Dignity Health Refused to Accommodate and Then Fired Employee With Vision Loss, Federal Agency Charged
REDDING, Calif. - Dignity Health, which operates Mercy Medical Center in Redding, Calif., will pay $570,000 and take important steps to prevent future discrimination to settle a disability discrimination lawsuit filed by the U.S. Equal Employment Opportunity Commission (EEOC), the federal agency announced today.
The EEOC's suit charged that the medical center failed to accommodate Alina Sorling, a 10-year cafeteria employee who had survived a severe illness that left her with vision loss. Sorling's work as a food service technician involved tasks such as cashiering, grilling, cleaning and stocking. In 2015, after a successful rehabilitation where she was trained to proficiency in kitchen skills, Sorling sought to return to work and informed her employer of multiple accommodations that she or the California Department of Rehabilitation could provide to allow her to perform her job duties. Dignity Health rejected the suggestions and fired Sorling.
Such alleged conduct violates the Americans with Disabilities Act (ADA), which prohibits employers from discriminating based on disability and requires employers to provide reasonable accommodations to employees unless it would be an undue hardship. After an investigation by EEOC Investigators Patricia Finnegan and Malinda Tuazon and after first attempting to reach a pre-litigation settlement through its conciliation process, the EEOC filed suit (CIV# 3:18-cv-04135) in U.S. District Court for the Northern District of California. Sorling was also independently represented by other counsel, Timothy Elder and Scott LaBarre.
The three-year consent decree settling the lawsuit provides $570,000 to Sorling in lost wages, compensatory damages and attorneys' fees, and requires Dignity Health to update its policies, procedures and training. The company will provide anti-discrimination training to all leadership and employees; make its policies available to all employees; report to the EEOC all complaints of disability discrimination for the duration of the consent decree; and post a notice for employees about the decree and employees' rights under federal law.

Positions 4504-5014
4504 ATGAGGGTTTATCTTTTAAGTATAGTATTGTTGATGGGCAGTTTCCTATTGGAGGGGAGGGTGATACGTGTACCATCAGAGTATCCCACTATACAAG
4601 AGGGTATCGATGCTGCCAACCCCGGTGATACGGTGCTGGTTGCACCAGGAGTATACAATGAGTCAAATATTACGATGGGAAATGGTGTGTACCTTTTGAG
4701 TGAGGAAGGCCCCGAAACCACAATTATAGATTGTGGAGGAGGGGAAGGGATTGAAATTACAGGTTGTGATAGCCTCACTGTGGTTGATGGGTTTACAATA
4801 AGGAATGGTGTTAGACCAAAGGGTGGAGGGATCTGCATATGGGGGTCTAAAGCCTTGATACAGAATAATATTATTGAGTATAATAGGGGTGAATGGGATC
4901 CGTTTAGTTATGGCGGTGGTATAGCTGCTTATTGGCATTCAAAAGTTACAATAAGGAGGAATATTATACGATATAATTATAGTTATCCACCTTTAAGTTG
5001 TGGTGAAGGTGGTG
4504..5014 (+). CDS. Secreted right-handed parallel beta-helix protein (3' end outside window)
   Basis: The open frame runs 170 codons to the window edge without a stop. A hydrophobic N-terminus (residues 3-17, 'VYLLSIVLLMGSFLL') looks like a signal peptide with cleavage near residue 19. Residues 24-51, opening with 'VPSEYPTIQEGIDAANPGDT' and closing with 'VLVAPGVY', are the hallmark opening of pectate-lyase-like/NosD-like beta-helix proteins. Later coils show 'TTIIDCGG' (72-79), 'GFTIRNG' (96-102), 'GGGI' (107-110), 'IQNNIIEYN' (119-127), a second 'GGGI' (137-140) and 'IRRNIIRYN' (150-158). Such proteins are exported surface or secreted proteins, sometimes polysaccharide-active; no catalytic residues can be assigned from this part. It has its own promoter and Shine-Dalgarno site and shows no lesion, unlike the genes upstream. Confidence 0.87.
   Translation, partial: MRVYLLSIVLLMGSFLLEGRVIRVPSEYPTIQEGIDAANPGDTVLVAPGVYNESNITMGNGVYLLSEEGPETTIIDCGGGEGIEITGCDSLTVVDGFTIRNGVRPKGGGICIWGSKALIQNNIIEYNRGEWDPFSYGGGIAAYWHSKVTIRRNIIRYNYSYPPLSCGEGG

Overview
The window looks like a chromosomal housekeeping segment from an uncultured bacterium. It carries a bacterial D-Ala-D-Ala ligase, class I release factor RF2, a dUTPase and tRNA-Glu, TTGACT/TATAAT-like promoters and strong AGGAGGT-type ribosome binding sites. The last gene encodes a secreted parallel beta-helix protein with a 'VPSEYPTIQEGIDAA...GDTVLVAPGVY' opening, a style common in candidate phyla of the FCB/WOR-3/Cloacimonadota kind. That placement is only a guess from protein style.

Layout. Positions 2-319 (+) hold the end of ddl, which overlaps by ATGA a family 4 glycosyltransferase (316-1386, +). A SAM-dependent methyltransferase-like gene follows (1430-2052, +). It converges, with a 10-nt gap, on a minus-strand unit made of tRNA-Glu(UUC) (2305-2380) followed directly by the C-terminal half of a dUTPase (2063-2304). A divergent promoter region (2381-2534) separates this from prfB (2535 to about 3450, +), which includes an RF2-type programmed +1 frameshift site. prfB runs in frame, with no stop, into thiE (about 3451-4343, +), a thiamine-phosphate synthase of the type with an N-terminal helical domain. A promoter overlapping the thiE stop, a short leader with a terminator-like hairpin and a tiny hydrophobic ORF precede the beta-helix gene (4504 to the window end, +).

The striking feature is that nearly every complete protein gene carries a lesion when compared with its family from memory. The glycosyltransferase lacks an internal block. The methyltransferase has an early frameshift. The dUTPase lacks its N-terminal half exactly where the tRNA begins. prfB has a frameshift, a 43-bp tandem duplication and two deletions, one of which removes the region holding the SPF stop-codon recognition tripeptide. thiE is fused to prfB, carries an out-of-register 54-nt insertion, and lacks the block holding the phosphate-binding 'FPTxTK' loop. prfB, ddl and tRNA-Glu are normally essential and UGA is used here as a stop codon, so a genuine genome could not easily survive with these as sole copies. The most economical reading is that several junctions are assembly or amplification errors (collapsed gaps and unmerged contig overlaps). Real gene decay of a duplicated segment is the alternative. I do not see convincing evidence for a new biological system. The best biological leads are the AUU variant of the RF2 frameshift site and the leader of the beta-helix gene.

"Speaking out against discrimination at work is hard, but I am really glad I did," said Sorling. "I am hopeful this settlement will help to make the medical center more open to workers with vision loss and other disabilities. I am thankful to the EEOC and my attorneys for standing by me and seeing this through."
"The EEOC commends Dignity Health for resolving this matter quickly and amicably and demonstrating its commitment to complying with the law," said EEOC Regional Attorney Roberta Steele. "The company will ensure that it has effective policies and practices in place about the ADA and the processing of requests for reasonable accommodations that are communicated effectively to employees."
EEOC Trial Attorney Ami Sanghvi said, "The ADA requires a two-way interactive process between the employer and employee. This consent decree provides for such a process, which will help all employees with disabilities who need reasonable accommodations to perform their jobs and stay employed."
EEOC Enforcement Manager Dana Johnson added, "Violations of the ADA continue to be a problem in today's workplaces. Dignity Health worked collaboratively with the EEOC to resolve this lawsuit by a consent decree that shows its willingness to comply with the ADA."
According to company information, Dignity Health, headquartered in San Francisco, is the fifth-largest health system in the United States and comprises more than 60,000 caregivers and staff, delivering care to communities across 21 states. Dignity Health is the largest hospital provider in California and operates Mercy Medical Center in Redding.
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